Education News

New Assessment Program Set for Spring 2012

Students can expect big changes in state test next year.

Last April, the Texas Education Agency (TEA) advised administrators of the new State of Texas Assessments of Academic Readiness (STAAR™) program which will replace the Texas Assessment of Knowledge and Skills (TAKS) beginning in spring 2012. The more rigorous STARR program will offer a foundation for a new accountability system for Texas public education.

One of the primary goals of the STAAR program is to increase the rigor of the assessments so that students have the academic knowledge and skills they need to meet the challenges of the 21st century, including career and job readiness.

Assessment Overview

In grades 3 – 8, the STARR program will assess the same subjects and grades that are currently assessed on TAKS. In high school, 12 grade-specific assessments would be replaced with 12 end-of-course (EOC) assessments. The STAAR program has new policies for dictionary and calculator use on the state assessments based on the new curriculum requirements. Additionally, embedded reference materials for math and science will be included in the test booklets. Other changes include time limits for testing. Students will have four hours to complete the test. Make up tests will also be allowed.

Specific changes from TAKS to STARR (based on TEA’s report)

STAAR is designed to better assess students’ academic achievement at all performance levels. STAAR will be more rigorous than TAKS in the following ways.

• STAAR assessments will assess content and skills from the TEKS at a greater depth and higher level of cognitive complexity.
• STAAR assessments will contain more items to facilitate the measurement of a student’s knowledge and skills at all performance levels.
• Some items will assess more than one student expectation from the TEKS, allowing skills to be tested in more integrated and authentic ways.
• STAAR assessments will focus on the student expectations that are necessary both for success in the current grade or course and for success in the next grade or course. Algebra II and English III will emphasize the student expectations that are necessary both for success in those courses and for postsecondary readiness.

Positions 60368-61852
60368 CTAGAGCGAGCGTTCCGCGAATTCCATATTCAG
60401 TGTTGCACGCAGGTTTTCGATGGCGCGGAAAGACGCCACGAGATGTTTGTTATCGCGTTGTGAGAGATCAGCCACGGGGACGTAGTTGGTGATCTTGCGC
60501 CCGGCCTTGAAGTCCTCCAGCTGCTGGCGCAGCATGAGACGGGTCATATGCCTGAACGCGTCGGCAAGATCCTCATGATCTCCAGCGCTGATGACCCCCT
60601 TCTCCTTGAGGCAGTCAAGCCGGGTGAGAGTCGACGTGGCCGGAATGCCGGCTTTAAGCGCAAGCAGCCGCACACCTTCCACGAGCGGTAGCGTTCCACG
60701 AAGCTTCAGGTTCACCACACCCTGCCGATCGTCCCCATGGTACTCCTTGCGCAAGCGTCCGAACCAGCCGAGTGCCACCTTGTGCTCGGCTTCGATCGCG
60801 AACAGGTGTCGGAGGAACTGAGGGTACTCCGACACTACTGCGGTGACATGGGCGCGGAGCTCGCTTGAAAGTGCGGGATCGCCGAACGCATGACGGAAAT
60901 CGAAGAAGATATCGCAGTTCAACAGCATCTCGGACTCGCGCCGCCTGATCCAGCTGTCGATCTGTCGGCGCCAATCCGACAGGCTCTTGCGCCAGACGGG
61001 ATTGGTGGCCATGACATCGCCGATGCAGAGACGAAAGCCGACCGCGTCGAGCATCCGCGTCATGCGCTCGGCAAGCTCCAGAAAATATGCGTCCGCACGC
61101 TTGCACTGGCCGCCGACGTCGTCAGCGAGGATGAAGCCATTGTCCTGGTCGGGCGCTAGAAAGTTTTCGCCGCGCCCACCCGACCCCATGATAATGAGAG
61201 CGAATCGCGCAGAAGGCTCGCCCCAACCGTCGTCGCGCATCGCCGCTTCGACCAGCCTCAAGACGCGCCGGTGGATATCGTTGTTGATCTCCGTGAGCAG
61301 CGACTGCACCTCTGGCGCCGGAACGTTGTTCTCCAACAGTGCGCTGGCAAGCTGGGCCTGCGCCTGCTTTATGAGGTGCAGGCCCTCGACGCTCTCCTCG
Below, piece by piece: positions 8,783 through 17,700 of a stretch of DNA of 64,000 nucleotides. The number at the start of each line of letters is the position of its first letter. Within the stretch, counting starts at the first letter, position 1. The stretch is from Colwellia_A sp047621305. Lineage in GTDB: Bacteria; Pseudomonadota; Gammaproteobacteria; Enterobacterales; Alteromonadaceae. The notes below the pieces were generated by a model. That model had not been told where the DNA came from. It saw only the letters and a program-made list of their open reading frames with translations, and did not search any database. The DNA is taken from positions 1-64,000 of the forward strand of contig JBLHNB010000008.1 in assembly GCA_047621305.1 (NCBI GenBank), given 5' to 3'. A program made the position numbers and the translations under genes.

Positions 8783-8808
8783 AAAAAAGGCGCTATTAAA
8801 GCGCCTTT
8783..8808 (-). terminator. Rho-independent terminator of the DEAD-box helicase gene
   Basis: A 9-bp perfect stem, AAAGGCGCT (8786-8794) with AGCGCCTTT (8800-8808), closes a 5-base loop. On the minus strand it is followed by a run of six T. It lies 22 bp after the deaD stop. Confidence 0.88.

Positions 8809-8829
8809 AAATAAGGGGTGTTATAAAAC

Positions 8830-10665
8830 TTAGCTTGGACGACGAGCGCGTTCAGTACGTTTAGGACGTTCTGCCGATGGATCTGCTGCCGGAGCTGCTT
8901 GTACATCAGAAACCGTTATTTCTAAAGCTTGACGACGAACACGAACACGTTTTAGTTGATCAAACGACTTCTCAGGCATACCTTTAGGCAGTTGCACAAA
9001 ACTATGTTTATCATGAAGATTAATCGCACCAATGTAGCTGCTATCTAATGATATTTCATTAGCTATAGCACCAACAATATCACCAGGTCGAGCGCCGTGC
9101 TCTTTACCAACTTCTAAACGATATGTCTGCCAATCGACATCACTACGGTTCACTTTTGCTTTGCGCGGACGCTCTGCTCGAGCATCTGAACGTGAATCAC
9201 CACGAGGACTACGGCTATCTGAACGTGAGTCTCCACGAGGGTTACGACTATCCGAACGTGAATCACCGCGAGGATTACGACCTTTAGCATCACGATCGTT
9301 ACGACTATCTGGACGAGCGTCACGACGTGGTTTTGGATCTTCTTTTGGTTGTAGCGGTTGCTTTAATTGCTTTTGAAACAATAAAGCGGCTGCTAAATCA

• In writing, students will be required to respond to two writing tasks (personal narrative, literary, expository, persuasive, or analytic), rather than one writing task, as was required on TAKS.

• In science and mathematics assessments, the number of open-ended (griddable) items on most tests will increase. Griddable items are more rigorous because they require students to derive answers independently rather than to select a correct response from a list of possible responses.
• In grades 5 and 8 science, there will be an increased focus on promoting preparedness for high school science through an emphasis on the content and skills in grades 3–5 and 6–8 that link directly to the high school content standards for biology, chemistry, and physics.
• Performance standards will be set using empirical data gathered from studies that link year-to-year performance from grades 3–8 to high school and from specific courses (Algebra II and English III) to postsecondary readiness.
• Expectations for student performance on STAAR will be raised to achieve the goal of graduating students who are college and career ready.
• Performance standards will be reviewed at least once every three years and, if necessary, adjusted to ensure that the assessments maintain a high level of rigor.
• Empirical studies will be used to compare performance on STAAR with national and international norm-referenced assessments.

Read more on the TEA web site.

For a complete summary of House Bill 3,  click HERE.